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Line Agrees to Acquire Stake in Game Developer Gumi

Chief Executive Officer Hironao Kunimitsu said Gumi seeks to win more users in Europe, and North and South Americas through its partnership with Line. Photographer: Tomohiro Ohsumi/Bloomberg
Chief Executive Officer Hironao Kunimitsu said Gumi seeks to win more users in Europe, and North and South Americas through its partnership with Line. Photographer: Tomohiro Ohsumi/Bloomberg

Aug. 6 (Bloomberg) -- Line Corp. agreed to buy less than 10 percent of game developer Gumi Inc. as the operator of Japan’s most popular mobile messaging service seeks to win users overseas.

The size and value of the stake is under discussion, the two companies said in a joint statement at a press conference in Tokyo today. Line is seeking alliances with local and global companies outside the gaming business as well, Jun Masuda, chief strategy and marketing officer, said at the briefing.

South Korea’s Naver Corp. created the Line application after the March 2011 earthquake and tsunami in northeastern Japan knocked out telephone services and now has users in at least 230 countries and regions. The free messaging service, which makes money by asking users to pay for teddy bear icons and has added features such as games, free voice and video calling, photo and video sharing, is partnering Tokyo-based Gumi that has operations in countries including France and the U.S.

“Together with Gumi, Line wants to provide more content on Line’s platform to attract global users,” Masuda told reporters. Line has more than 490 million users globally, according to the statement.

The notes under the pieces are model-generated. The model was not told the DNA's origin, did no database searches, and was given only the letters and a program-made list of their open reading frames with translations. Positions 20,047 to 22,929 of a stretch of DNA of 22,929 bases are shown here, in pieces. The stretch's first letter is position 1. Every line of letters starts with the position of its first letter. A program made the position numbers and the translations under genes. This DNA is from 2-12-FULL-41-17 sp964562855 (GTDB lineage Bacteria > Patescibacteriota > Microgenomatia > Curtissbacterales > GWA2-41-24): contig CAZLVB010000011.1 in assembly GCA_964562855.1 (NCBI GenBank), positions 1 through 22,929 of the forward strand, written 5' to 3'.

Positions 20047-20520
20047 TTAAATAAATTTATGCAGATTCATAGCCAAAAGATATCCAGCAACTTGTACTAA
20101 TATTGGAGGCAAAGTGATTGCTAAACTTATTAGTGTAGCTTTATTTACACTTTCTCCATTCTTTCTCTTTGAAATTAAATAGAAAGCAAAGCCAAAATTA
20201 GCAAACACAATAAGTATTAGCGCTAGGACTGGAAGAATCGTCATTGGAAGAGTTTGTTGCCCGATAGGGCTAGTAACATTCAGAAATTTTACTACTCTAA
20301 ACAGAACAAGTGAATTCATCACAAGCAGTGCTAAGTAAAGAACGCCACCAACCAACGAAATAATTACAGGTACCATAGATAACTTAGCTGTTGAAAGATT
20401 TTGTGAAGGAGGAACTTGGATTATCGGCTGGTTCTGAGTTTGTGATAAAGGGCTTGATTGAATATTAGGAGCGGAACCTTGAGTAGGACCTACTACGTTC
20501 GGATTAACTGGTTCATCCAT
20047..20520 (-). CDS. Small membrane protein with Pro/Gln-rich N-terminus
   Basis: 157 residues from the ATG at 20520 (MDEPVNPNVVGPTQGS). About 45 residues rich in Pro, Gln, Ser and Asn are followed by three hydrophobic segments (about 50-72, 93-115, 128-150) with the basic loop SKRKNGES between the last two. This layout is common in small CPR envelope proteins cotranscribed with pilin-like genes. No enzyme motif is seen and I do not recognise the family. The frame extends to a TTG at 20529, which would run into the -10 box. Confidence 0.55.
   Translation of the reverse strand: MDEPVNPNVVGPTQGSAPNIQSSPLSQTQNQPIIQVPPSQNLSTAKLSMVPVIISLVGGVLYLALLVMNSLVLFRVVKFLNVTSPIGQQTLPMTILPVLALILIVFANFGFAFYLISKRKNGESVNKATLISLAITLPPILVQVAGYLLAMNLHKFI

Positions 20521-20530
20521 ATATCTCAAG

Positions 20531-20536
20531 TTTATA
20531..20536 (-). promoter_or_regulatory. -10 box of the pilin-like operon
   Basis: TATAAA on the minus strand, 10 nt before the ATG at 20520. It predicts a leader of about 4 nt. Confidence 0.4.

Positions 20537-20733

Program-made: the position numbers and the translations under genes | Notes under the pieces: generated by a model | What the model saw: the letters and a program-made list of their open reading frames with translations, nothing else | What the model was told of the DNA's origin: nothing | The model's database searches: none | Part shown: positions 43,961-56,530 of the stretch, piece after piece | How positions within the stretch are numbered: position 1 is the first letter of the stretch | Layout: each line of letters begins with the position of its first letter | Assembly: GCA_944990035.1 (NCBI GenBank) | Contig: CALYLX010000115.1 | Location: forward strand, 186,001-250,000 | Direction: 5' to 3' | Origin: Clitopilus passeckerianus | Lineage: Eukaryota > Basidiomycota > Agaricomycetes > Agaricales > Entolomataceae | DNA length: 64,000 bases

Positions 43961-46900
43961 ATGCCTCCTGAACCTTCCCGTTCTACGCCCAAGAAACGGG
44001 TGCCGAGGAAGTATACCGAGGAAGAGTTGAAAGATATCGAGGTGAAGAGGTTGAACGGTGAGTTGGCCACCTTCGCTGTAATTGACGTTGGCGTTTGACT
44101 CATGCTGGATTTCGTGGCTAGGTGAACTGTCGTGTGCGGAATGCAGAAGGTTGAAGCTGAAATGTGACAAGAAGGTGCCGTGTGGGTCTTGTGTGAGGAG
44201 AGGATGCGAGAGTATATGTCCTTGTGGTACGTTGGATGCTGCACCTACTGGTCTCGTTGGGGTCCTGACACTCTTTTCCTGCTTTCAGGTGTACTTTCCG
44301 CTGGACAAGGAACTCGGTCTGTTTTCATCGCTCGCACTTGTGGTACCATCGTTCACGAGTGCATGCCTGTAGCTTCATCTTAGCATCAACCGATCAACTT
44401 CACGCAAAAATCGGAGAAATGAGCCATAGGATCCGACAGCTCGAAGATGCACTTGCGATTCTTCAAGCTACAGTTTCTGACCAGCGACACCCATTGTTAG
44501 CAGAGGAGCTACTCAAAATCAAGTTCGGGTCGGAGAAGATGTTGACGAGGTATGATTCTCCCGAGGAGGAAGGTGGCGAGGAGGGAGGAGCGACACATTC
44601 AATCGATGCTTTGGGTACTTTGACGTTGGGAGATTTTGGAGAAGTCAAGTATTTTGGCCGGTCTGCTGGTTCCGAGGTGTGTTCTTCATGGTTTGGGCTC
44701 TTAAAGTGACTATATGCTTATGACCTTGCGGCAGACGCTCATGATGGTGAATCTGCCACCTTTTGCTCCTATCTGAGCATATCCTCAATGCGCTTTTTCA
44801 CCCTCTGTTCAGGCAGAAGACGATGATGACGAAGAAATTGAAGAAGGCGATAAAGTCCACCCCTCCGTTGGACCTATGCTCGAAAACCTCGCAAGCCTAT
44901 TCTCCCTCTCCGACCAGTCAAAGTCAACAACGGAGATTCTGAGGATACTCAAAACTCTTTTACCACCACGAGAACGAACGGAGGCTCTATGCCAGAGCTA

Gumi seeks to win more users in Europe, and North and South Americas through its partnership with Line, Chief Executive Officer Hironao Kunimitsu said at the briefing.

The alliance with Gumi comes as Line proposes an initial public offering in Tokyo and New York. Gumi also plans to go public as early as December, people with knowledge of the matter said last month.

Fund for Developers

Separately, Line unveiled a plan to set up a 10 billion yen ($98 million) fund to invest in Japanese game developers. The fund is tentatively named Line Game Global Gateway and will be managed by Line Ventures, to be formed under Line, it said.

Gumi employs about 800 people and operates in South Korea, Singapore, China, France and the U.S., according to the company’s website. Its investors include Jafco Co., Japan’s biggest venture-capital firm, as well as Gree Inc., Mitsubishi UFJ Capital Co. and Development Bank of Japan Inc.’s investment unit, the website shows.

To contact the reporter on this story: Shigeru Sato in Tokyo at ssato10@bloomberg.net

To contact the editors responsible for this story: Philip Lagerkranser at lagerkranser@bloomberg.net Subramaniam Sharma, Suresh Seshadri

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